He said he will miss his nephew’s first steps, ballgames and school plays because his brother and sister-in-law are pursuing opportunities outside Louisiana.
Jindal left it to legislators to come up with a way to create jobs, careers, prosperity and growth in Louisiana so sons and daughters can remain within the state’s borders to chase their dreams.
After the governor’s speech, Senate President John Alario, R-Westwego, said Jindal made the right decision.
“He’s responding to public opinion that he’s going a little too fast on it,” Alario said.
Others expressed concerns about how the state would replace several billion dollars in revenue lost by eliminating the state’s personal income and corporate taxes. Jindal’s now scrapped plan was a multi-layered approach that included nearly tripling the cigarette tax and increasing the state sales tax from 4 percent to 6.25 percent.
“We need highways. We need infrastructure. We need to fund the community and technical college system,” state Rep. Eddie Lambert, R-Prairieville, said.
House Democratic leader John Bel Edwards, of Amite, said legislators cannot grasp the consequences until they know the details of the new plan.
Andrew Muhl, government relations director for the American Cancer Society of Louisiana, said he hopes the governor still supports some type of a cigarette tax increase.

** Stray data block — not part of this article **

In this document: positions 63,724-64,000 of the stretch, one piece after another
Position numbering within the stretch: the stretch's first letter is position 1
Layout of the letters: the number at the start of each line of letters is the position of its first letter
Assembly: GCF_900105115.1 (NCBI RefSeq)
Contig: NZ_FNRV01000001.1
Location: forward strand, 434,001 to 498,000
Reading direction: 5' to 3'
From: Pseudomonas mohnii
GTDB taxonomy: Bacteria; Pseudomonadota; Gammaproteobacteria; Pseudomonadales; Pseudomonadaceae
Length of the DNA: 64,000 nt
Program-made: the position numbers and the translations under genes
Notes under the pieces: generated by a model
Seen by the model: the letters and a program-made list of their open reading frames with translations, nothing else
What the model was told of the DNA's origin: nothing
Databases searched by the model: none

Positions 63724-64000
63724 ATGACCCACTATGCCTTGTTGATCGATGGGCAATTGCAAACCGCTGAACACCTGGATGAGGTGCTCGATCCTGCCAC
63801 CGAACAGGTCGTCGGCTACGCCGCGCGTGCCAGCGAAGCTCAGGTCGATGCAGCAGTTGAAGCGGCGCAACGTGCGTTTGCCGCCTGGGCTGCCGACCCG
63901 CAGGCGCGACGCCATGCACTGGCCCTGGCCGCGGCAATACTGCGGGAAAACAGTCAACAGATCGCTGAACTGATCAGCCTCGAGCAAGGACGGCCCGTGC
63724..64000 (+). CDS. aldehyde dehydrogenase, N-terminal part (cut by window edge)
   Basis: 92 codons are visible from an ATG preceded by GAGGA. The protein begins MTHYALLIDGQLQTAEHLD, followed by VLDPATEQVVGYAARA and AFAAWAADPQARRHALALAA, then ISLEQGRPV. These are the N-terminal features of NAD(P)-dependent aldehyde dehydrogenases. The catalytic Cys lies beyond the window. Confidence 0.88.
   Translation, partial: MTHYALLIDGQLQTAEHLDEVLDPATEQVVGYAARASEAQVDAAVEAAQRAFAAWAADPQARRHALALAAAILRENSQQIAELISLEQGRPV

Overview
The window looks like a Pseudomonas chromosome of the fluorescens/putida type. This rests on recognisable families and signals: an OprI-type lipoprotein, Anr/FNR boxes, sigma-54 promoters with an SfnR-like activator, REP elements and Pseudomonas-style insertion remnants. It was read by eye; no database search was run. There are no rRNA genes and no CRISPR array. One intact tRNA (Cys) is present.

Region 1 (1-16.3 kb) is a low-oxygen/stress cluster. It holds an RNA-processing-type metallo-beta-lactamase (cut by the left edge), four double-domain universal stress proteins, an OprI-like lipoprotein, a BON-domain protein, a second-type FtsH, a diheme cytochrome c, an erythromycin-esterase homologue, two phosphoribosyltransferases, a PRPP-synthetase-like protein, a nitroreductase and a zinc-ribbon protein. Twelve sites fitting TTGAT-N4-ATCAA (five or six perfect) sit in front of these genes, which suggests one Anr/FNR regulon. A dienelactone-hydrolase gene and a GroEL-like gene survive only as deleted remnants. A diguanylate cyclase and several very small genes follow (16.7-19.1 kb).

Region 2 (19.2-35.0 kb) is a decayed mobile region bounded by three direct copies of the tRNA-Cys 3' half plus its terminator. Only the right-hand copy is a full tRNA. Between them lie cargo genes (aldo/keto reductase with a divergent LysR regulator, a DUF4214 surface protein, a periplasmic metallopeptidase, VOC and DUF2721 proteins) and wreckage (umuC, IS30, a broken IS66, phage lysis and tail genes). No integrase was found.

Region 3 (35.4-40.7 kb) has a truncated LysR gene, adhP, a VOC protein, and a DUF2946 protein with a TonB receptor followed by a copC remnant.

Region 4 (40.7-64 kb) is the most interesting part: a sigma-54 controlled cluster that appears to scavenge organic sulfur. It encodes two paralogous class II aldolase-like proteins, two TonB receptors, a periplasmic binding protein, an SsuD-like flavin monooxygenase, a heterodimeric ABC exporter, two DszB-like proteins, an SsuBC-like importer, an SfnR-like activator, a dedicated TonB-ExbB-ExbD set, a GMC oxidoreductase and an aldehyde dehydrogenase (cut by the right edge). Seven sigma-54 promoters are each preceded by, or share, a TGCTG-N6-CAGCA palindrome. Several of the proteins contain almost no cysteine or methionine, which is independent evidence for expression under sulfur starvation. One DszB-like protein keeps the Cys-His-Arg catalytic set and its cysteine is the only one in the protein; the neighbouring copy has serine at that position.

“By changing his mind about a $1.05 tax increase, Jindal is missing the chance to prevent 37,600 kids from becoming addicted to smoking,” Muhl said.
Many legislators said Jindal clearly realized his plan had no traction.
State Rep. Major Thibaut, D-New Roads, said the sales tax increase was not resonating with his constituents.
“We all agree it would be great to get rid of income tax,” Thibaut said. “We differ on how to do it.”
State Sen. Bodi White, R-Central, said he has long thought the governor’s tax plan would not emerge from the House for a Senate vote.
“It was very ambitious,” White said. “Many of the questions couldn’t be answered.”
White said that, if need be, a special session strictly to deal with the state’s tax structure would be preferable, if it could also help shore up Louisiana’s operating budget and avoid repeated rounds of midyear cuts.